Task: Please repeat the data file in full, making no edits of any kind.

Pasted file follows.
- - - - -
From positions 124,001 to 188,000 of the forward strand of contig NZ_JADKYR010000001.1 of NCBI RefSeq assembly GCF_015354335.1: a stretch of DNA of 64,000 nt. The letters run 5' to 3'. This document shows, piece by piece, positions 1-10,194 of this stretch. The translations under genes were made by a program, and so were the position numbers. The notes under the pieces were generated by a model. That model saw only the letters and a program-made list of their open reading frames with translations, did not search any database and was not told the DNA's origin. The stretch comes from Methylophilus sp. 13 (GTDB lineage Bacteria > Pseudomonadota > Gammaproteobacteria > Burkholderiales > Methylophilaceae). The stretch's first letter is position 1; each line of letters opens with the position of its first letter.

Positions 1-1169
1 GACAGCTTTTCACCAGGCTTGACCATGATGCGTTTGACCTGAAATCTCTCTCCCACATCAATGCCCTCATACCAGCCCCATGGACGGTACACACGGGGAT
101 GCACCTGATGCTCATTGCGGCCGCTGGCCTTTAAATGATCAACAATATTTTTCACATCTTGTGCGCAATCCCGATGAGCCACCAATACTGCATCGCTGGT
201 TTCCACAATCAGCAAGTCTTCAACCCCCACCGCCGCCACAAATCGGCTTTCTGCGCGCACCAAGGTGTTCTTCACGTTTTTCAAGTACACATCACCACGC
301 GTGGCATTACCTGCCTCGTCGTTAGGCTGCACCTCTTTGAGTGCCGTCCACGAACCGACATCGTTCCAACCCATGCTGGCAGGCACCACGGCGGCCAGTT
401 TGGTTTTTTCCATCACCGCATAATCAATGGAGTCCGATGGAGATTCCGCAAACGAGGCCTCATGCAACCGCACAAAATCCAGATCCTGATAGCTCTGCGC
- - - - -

From positions 124,001 to 188,000 of the forward strand of contig NZ_JADKYR010000001.1 of NCBI RefSeq assembly GCF_015354335.1: a stretch of DNA of 64,000 nt. The letters run 5' to 3'. This document shows, piece by piece, positions 1-10,194 of this stretch. The translations under genes were made by a program, and so were the position numbers. The notes under the pieces were generated by a model. That model saw only the letters and a program-made list of their open reading frames with translations, did not search any database and was not told the DNA's origin. The stretch comes from Methylophilus sp. 13 (GTDB lineage Bacteria > Pseudomonadota > Gammaproteobacteria > Burkholderiales > Methylophilaceae). The stretch's first letter is position 1; each line of letters opens with the position of its first letter.

Positions 1-1169
1 GACAGCTTTTCACCAGGCTTGACCATGATGCGTTTGACCTGAAATCTCTCTCCCACATCAATGCCCTCATACCAGCCCCATGGACGGTACACACGGGGAT
101 GCACCTGATGCTCATTGCGGCCGCTGGCCTTTAAATGATCAACAATATTTTTCACATCTTGTGCGCAATCCCGATGAGCCACCAATACTGCATCGCTGGT
201 TTCCACAATCAGCAAGTCTTCAACCCCCACCGCCGCCACAAATCGGCTTTCTGCGCGCACCAAGGTGTTCTTCACGTTTTTCAAGTACACATCACCACGC
301 GTGGCATTACCTGCCTCGTCGTTAGGCTGCACCTCTTTGAGTGCCGTCCACGAACCGACATCGTTCCAACCCATGCTGGCAGGCACCACGGCGGCCAGTT
401 TGGTTTTTTCCATCACCGCATAATCAATGGAGTCCGATGGAGATTCCGCAAACGAGGCCTCATGCAACCGCACAAAATCCAGATCCTGATAGCTCTGCGC